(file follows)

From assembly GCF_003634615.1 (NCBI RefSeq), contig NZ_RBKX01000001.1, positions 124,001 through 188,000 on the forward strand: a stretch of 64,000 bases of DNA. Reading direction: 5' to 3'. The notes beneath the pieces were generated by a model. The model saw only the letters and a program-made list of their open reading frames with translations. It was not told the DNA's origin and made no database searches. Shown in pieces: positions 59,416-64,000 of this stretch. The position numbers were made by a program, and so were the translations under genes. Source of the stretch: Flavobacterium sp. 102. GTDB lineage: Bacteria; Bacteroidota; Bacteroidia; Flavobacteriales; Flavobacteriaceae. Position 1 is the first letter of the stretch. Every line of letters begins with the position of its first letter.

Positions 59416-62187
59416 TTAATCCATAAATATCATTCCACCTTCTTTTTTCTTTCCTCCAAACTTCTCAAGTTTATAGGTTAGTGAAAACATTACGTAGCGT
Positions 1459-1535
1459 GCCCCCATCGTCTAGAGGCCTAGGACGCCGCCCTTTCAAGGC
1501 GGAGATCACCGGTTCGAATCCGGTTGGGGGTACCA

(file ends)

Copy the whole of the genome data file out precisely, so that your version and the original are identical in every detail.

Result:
From assembly GCF_003634615.1 (NCBI RefSeq), contig NZ_RBKX01000001.1, positions 124,001 through 188,000 on the forward strand: a stretch of 64,000 bases of DNA. Reading direction: 5' to 3'. The notes beneath the pieces were generated by a model. The model saw only the letters and a program-made list of their open reading frames with translations. It was not told the DNA's origin and made no database searches. Shown in pieces: positions 59,416-64,000 of this stretch. The position numbers were made by a program, and so were the translations under genes. Source of the stretch: Flavobacterium sp. 102. GTDB lineage: Bacteria; Bacteroidota; Bacteroidia; Flavobacteriales; Flavobacteriaceae. Position 1 is the first letter of the stretch. Every line of letters begins with the position of its first letter.

Positions 59416-62187
59416 TTAATCCATAAATATCATTCCACCTTCTTTTTTCTTTCCTCCAAACTTCTCAAGTTTATAGGTTAGTGAAAACATTACGTAGCGT
Positions 1459-1535
1459 GCCCCCATCGTCTAGAGGCCTAGGACGCCGCCCTTTCAAGGC
1501 GGAGATCACCGGTTCGAATCCGGTTGGGGGTACCA